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Merits, Attorneys' Fees, and Practical Realities in Defense of FDCPA


PICK THE GAME YOU CAN WIN | ACA Collector Magazine | May/June 2023

Merits, attorneys' fees, and practical realities in defense of FDCPA and other fee-shifting claims.

As part of my misspent youth, I worked summers at a golf course. “Misspent,” you ask? Indeed, you may wonder aloud—as my parents surely did upon learning that I would spend my days washing carts and raking bunkers—“How much trouble can he get into working at such a refined establishment?” The answer, dear reader, is lots. Lots.

Happily, I learned plenty of life lessons in those formative seasons (mostly the hard way), including the fine art of golf gambling, the foundational principle of which is simple: the bet is won or lost on the first tee. Meaning, assess your opposition (e.g., handicap, trash-talking ability, general demeanor and disposition, etc.) vis-à-vis your own skillset before you pick the game you’re playing that day. Then, formulate your strategy from there.

Choose correctly, you win; choose poorly, pay up, Big Shooter. (There is nothing quite like watching a 50-year-old “scratch” player take $300 off a 16-year-old cart kid who thought (incorrectly) that he was “hot stuff” to drive home the critical importance of not misjudging your position at the outset.)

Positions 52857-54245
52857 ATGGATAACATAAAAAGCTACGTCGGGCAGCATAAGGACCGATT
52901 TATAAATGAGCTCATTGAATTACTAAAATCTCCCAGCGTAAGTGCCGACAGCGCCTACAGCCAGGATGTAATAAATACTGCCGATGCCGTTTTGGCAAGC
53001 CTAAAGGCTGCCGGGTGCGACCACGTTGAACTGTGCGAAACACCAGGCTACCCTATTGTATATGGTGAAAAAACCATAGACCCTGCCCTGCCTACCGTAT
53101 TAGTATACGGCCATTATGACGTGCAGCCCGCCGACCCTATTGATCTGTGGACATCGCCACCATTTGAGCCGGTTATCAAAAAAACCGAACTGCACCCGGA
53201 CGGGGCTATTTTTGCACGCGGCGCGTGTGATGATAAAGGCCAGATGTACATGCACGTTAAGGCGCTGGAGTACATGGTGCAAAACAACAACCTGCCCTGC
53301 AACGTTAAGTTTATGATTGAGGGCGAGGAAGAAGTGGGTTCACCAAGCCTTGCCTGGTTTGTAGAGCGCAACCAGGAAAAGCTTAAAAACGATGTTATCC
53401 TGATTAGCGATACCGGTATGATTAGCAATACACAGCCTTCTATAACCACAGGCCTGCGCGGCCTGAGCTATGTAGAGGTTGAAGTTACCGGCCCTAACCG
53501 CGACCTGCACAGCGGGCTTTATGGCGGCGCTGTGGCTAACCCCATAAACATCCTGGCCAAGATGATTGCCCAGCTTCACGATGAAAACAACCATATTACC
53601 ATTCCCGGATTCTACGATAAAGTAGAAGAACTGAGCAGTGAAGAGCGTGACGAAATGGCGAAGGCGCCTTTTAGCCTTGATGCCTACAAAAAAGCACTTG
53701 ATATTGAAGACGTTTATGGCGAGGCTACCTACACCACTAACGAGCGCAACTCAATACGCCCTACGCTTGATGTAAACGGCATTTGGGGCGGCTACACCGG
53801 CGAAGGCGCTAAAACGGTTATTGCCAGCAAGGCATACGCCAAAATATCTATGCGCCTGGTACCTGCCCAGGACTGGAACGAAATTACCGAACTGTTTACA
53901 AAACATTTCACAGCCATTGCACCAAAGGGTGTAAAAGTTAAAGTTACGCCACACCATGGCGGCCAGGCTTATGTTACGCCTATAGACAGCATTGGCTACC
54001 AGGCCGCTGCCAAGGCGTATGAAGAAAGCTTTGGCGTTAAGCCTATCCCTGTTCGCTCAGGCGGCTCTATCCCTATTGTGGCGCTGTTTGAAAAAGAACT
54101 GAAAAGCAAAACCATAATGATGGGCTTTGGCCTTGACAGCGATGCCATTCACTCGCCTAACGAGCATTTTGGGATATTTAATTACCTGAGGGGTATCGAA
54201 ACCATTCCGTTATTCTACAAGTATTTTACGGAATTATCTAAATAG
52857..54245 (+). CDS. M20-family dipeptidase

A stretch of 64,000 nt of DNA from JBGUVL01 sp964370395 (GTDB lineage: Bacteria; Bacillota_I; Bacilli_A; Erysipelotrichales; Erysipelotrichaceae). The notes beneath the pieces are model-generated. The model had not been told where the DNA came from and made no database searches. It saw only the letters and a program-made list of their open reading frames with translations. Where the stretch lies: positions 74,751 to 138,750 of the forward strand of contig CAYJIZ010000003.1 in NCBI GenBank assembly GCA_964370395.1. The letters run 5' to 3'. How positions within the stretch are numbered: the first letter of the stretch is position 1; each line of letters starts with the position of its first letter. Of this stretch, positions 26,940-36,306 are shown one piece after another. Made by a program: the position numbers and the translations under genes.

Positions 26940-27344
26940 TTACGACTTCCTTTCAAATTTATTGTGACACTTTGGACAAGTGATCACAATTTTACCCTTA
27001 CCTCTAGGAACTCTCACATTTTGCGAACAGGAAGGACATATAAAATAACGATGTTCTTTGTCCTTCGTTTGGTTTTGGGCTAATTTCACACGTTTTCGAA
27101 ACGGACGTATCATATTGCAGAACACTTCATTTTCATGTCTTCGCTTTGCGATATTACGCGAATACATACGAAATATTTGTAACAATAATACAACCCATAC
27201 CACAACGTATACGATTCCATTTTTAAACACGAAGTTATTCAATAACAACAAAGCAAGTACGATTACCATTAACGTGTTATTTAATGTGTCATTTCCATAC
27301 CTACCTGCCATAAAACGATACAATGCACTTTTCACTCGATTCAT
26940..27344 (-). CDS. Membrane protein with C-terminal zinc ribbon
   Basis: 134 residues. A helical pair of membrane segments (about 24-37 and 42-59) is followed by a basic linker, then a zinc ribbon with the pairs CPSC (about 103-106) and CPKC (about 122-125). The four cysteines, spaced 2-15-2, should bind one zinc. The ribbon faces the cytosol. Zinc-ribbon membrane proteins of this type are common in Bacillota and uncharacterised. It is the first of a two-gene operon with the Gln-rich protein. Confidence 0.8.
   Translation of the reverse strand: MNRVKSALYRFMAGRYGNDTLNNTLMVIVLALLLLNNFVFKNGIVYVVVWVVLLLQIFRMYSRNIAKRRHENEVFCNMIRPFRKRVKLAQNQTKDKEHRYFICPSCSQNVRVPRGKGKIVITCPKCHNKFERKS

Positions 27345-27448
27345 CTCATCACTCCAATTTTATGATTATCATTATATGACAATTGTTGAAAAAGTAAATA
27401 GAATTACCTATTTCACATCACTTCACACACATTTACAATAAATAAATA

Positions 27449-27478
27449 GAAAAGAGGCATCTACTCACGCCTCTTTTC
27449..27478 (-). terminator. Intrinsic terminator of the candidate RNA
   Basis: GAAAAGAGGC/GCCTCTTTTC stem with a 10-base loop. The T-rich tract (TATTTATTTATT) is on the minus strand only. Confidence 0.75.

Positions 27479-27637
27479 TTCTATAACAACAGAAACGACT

Or, for those of you who aren’t comfortable with gambling analogies and instead prefer more tried-and-true sports adages: Play to your strengths based on the circumstances.

A similar thought process applies to dealing with fee-shifting claims under the Fair Debt Collection Practices Act, the Fair Credit Reporting Act, and other state and federal statutes. No, really! Indulge me.


Here’s the part you probably already know. The FDCPA and FCRA allow for statutory damages of $1,000 (relatively small), actual damages (varying amounts, but for a “run-of-the-mill” claim, also fairly small), plus the prevailing plaintiff ’s attorneys’ fees and costs. (But note: the FCRA also allows for punitive damages under certain circumstances. Actual damages can also be significant under the right circumstances in FDCPA and FCRA litigation.) And if you’ve spent any time in this industry, you know full well that the fees component is almost always the tail that wags this litigation dog.

So, taking a “scorched earth” approach to defense will—if not totally successful in defeating the plaintiff ’s claim—actually end up costing the defendant significant money, even if the plaintiff only obtains a partial victory on the merits. And this is where the “first tee” analogy takes hold. Except in the case of a fee-shifting claim, it’s the “first hour” spent assessing your merits position that is most critical. In those crucial 60 minutes, you (and your counsel) should consider the following: